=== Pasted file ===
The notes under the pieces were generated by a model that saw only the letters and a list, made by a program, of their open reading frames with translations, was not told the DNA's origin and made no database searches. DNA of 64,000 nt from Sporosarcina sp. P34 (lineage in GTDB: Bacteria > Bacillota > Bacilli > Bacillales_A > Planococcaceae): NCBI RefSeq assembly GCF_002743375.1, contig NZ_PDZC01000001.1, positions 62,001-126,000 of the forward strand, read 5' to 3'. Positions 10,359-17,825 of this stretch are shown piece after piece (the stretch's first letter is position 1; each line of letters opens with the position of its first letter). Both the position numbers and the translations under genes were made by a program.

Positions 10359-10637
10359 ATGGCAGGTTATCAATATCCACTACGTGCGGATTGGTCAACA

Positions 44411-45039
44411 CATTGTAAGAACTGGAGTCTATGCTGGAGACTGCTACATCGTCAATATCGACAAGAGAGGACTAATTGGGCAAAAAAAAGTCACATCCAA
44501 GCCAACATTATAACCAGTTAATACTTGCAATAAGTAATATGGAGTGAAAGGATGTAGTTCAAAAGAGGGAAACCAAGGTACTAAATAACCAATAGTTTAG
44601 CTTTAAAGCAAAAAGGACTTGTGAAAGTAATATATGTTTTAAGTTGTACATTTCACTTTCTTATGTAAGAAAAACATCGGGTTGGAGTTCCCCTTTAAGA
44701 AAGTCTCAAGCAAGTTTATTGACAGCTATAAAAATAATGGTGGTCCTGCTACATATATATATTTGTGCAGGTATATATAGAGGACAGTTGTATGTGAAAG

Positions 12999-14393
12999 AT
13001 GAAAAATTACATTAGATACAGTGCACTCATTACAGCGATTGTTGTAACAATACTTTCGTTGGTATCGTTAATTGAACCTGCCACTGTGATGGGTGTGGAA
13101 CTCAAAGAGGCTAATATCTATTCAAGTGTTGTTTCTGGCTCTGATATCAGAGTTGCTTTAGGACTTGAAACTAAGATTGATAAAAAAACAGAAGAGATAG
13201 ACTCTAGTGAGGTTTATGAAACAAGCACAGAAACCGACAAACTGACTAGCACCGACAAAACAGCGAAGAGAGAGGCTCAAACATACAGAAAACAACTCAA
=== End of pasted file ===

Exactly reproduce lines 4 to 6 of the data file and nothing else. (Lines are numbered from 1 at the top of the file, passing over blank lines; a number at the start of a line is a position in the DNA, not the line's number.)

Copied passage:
Positions 44411-45039
44411 CATTGTAAGAACTGGAGTCTATGCTGGAGACTGCTACATCGTCAATATCGACAAGAGAGGACTAATTGGGCAAAAAAAAGTCACATCCAA
44501 GCCAACATTATAACCAGTTAATACTTGCAATAAGTAATATGGAGTGAAAGGATGTAGTTCAAAAGAGGGAAACCAAGGTACTAAATAACCAATAGTTTAG